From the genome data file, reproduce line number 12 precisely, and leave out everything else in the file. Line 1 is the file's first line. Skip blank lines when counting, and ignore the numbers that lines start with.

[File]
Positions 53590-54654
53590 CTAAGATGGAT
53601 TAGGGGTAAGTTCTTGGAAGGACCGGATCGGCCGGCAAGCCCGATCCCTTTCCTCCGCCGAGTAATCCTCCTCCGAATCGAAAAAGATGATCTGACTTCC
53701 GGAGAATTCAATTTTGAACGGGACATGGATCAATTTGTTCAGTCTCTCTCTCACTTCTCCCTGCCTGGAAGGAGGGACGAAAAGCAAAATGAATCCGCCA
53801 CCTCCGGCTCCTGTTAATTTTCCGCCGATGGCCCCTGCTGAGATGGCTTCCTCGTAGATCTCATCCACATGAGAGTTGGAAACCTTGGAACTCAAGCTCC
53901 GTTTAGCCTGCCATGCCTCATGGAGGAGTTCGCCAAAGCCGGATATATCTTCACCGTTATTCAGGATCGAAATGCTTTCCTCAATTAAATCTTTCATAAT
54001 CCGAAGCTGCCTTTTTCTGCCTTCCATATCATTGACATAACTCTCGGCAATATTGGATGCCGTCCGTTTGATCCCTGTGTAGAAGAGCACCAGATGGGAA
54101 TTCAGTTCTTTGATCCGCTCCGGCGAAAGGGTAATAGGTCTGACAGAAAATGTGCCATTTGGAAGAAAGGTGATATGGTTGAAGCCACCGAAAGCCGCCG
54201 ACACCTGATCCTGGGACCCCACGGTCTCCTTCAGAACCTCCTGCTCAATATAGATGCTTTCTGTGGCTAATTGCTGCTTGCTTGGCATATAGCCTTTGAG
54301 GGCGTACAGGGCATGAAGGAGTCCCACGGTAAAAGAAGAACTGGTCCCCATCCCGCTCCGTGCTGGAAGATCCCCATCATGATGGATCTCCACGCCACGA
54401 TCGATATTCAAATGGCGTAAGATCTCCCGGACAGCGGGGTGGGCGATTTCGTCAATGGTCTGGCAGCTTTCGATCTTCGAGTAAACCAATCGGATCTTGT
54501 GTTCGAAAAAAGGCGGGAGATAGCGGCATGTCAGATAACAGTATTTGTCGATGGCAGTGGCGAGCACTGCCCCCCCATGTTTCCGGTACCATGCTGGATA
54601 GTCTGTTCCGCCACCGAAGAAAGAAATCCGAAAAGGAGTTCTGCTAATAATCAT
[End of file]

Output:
54501 GTTCGAAAAAAGGCGGGAGATAGCGGCATGTCAGATAACAGTATTTGTCGATGGCAGTGGCGAGCACTGCCCCCCCATGTTTCCGGTACCATGCTGGATA